The match was dead but controversy, at least among spectators, raised its head. A very short resumption after tea was terminated by bad light with the floodlights shining bright. Having taken the players off the umpires returned to take a light meter reading. The light meters embedded in the eyes of spectators were certain it had been darker when play had commenced at the start of the day. Discussions started about the concept of floodlights being used to enhance the natural light and not to replace it; and the apparent, from the spectator viewpoint, vagaries of decisions to go off for bad light. The decision, in addition to provoking such discussion also led to an exodus from the ground as people either decided there was no point is staying further even if there was more play or because they had concluded that was the end of play for the day.

It wasn’t. The players came back out with about twenty minutes to go before a draw could be agreed. Azhar and Abell each bowled an over, off which no runs were scored, before the umpires took the players off again and concluded no more play would be possible. That the light looked brighter from the boundary than it had been when they had come back on about seven minutes before, that the floodlights were on and the two bowlers were hardly of lightning pace made no sense to many of those watching. Doubtless the light in the middle looks different to that seen from the boundary and although to my eye there was little to choose between the light seven minutes apart it did look a very odd light, as it can when it gets ‘dark’ at 4.30 co close to the summer solstice. I was struck too by how ‘dark’ the light in the car park looked as I left the ground. Bad light decisions have been a bone of contention for spectators for as long as I can remember watching first-class cricket and, I do not doubt, for at least as long again before that. Light meters were supposed to ease that tension. They have not and I wonder if the tension between umpires trying to apply the rules and spectators, with opinions and cricketing experience of their own, wanting to watch cricket will ever be resolved.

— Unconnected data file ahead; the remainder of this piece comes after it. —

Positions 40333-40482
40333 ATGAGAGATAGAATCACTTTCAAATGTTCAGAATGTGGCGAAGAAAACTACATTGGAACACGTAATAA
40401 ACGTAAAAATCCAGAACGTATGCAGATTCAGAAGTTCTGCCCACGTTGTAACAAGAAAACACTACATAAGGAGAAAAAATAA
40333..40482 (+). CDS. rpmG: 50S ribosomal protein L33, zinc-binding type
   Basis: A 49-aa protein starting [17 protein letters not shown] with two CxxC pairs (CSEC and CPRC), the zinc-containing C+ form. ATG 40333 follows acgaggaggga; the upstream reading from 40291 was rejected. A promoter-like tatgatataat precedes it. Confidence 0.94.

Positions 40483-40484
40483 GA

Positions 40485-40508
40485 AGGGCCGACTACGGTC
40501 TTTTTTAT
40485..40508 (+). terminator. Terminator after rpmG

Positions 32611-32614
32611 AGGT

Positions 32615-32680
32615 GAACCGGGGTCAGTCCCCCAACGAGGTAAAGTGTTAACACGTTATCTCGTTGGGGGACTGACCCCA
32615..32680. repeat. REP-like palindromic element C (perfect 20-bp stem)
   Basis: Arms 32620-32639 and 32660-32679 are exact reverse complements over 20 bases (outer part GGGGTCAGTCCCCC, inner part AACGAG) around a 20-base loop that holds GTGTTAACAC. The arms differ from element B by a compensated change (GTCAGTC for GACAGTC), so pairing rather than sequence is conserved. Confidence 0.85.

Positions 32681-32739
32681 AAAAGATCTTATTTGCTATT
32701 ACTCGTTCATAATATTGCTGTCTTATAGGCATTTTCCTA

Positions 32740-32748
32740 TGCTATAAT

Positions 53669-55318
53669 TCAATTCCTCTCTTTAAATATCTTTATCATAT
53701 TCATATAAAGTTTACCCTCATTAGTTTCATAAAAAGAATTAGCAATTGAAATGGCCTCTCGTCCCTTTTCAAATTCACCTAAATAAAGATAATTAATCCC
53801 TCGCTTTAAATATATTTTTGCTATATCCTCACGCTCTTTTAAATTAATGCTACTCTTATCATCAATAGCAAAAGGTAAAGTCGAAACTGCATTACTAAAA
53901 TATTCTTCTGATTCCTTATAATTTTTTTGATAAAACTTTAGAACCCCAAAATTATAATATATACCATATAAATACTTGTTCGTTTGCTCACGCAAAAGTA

As to Somerset and the County Championship, the way in which the top of the table suddenly closed up and an 11 point lead was reduce to two by dint of a hard-fought draw can only serve to highlight the enormity of the task ahead if Somerset are to be in contention in September. It may need their undivided attention.

Result. Surrey 380 (R.J. Burns 107, D. Elgar 103, R. Clarke 59*, L. Gregory 3-52, M.J. Leach 3-85) and 255 for 8 (R.J. Burns 78, W.G. Jacks 54, M.J. Leach 3-70). Somerset 398 (L. Gregory 129*, J.C. Hildreth 90, Azhar Ali 60, R. Clarke 3-74, C. McKerr 3-94). Match drawn. Surrey 12 points, Somerset 11 points.